Why I'm Afraid To Tell My Son His Brother Has A Different Father
Words: Meilan Carter-Gilkey
Having a blended family can make family history complicated, says contributing writer Meilan Carter-Gilkey.
For the past five years I have been lying to my son.
Not intentionally lying, but not explicitly telling the truth. Our 5 year old Mateo has no idea that his 21-year-old brother is technically his half-brother. Kamau was 13 when I met my husband, David, and his relationship with his biological father was and still is non-existent.
When David and I got married and had Mateo, we began to look like a more traditional family—just one with a 16-year age gap between our kids. Strangers often teased that we were escaping empty nest syndrome by having another child so much later and I didn’t correct them. It seemed useless telling someone I would never see again that Kamau was from a previous relationship, not a previous marriage. Telling people I wasn’t married before has its own set of reactions so I mostly discuss it with people I know or if it’s appropriate.
Maybe that’s why I/we never told Mateo that Kamau has a different father—it never came up and it would confuse him. Mateo already struggles to grasp how life happened before him and he examines old pictures of Kamau and me always looking for himself, but interestingly he has not noticed that his father is also missing.
I never planned to not tell Mateo that he and Kamau had different fathers.
I grew up with stepparents and siblings who had different fathers, and there was no shame or confusion among us. But there were awkward and sometimes embarrassing moments when people tried to figure us out. My mother didn’t sit me down to explain the family dynamics—I always knew. Kamau also grew up with diverse examples of family, including a community of single mothers.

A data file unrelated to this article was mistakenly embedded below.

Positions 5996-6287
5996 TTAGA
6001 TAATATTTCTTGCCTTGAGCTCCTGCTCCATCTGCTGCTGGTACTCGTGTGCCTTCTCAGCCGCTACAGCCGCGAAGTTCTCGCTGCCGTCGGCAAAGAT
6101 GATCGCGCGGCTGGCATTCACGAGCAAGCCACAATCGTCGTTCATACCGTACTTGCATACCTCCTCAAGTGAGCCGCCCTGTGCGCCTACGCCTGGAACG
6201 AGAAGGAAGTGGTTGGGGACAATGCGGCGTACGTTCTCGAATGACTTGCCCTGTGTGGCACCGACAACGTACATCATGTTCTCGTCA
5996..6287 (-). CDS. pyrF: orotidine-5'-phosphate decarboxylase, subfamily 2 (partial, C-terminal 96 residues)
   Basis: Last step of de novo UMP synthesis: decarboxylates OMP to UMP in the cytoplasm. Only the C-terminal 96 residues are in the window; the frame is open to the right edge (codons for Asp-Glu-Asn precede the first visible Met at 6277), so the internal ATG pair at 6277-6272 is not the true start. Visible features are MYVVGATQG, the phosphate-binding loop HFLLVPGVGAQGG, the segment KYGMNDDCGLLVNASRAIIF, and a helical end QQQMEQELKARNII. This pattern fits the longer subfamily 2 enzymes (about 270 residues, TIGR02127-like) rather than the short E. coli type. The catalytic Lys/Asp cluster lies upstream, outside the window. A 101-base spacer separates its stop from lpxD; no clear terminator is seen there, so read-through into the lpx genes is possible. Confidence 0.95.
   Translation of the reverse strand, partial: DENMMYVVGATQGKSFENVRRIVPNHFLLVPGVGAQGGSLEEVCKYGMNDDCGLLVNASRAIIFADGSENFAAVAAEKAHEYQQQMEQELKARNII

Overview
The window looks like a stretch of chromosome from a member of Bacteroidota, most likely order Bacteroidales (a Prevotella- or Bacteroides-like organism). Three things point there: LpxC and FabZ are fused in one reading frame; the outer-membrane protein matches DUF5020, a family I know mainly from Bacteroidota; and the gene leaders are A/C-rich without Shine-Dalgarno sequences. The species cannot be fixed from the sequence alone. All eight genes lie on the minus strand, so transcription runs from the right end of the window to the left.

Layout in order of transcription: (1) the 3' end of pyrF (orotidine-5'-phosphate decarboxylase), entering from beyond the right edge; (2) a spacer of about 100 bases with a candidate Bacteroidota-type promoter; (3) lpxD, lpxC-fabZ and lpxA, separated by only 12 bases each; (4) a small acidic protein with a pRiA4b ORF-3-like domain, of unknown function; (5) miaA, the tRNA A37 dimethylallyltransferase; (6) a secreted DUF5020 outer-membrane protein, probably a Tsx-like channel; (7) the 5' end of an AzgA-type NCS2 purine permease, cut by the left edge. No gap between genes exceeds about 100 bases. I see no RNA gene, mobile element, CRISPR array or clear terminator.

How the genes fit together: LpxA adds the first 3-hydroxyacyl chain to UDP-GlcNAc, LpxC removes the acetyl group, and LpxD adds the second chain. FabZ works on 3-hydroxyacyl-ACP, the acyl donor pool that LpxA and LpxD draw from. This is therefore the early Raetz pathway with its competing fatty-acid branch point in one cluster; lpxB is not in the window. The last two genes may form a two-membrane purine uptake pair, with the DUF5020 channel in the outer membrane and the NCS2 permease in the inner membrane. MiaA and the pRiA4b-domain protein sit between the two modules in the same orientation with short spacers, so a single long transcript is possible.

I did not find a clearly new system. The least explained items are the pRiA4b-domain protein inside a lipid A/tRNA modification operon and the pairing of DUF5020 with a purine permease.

Our current community of friends and classmates, however, happens to be almost exclusively two-parent heterosexual families. There are a few families that don’t meet the nuclear family definition—single and adoptive parents—but their differences are not obvious to Mateo and he does not identify with them. Mateo knows he’s different from many of his friends with siblings, though, and people always comment on our sons’ age differences—will this eventually make him feel excluded? Discussing it with Mateo now feels forced and difficult. It’s never the right time.
It also means reopening scarred wounds and answering a lot of questions to which I have no real answer. At 5, Mateo asks questions repeatedly if a concept is inconceivable or if an answer is abstract. I imagine him asking Kamau: “Why isn’t Daddy your daddy? Where is your daddy? Why is he gone?” Although Kamau would understand his brother’s confusion, it would still be a painful conversation to have.
I still feel the sting from countless moments of family, friends, and strangers inquiring or emphasizing the absence of Kamau’s father. I heard everything from “Is it just the two of you?” to “You know a boy needs a father, right?” to “What did you do to chase his father way?” and worse. The blame put on me was infuriating and it salted the wounds we were trying to close. Kamau experienced his own awkward and invasive conversations and assumptions. One Halloween in particular stands out—a man passing out candy said, “Your dad must like your Spider-Man costume.” Kamau’s 3-year-old response: “My dad wasn’t ready to be a dad.”
Trying to find an answer, a rebuttal, or a reason to explain why a man abandons his child was painful and never-ending. I felt helpless. In my twenties, I focused on Kamau learning to navigate his pain, but as I got older I realized I had my own anger, shame, and feelings of abandonment—and subconsciously I blamed myself. While I am so thankful that Kamau came out of that union, I felt that I made a poor choice in being with someone who didn’t care enough about his son or me to be a part of our lives. Maybe I don’t want Mateo to see my shame.
Yet I also feel pride in raising a wonderful, loving, and intelligent child by myself. We were underdogs who proved that we didn’t need his father. I held onto that pride, but getting married and having a father for Kamau was a fantasy realized. Mateo made our story complete and I’m scared to pop that bubble.
Like most lies, the truth has morphed into this distorted shadow that is much more frightening than actual fact. I imagine this heartbreaking scenario in which Mateo feels betrayed and questions Kamau and distances himself from him and from me. I worry Kamau will feel isolated as he did during my pregnancy—thinking David, Mateo, and I are a separate family. My anxiety spirals, but when I look at the love between our sons, I feel reassured.
We will have the conversation one day and Mateo may bring up it to us; whenever and however it happens, they will always be brothers and we will always be a family.
Meilan Carter-Gilkey is a freelance writer and a writing coach who blogs about being a parent of sons 16 years apart. She has an MFA from Mills College in creative writing and her work has appeared in Mutha Magazine, Heart&Soul, and elsewhere.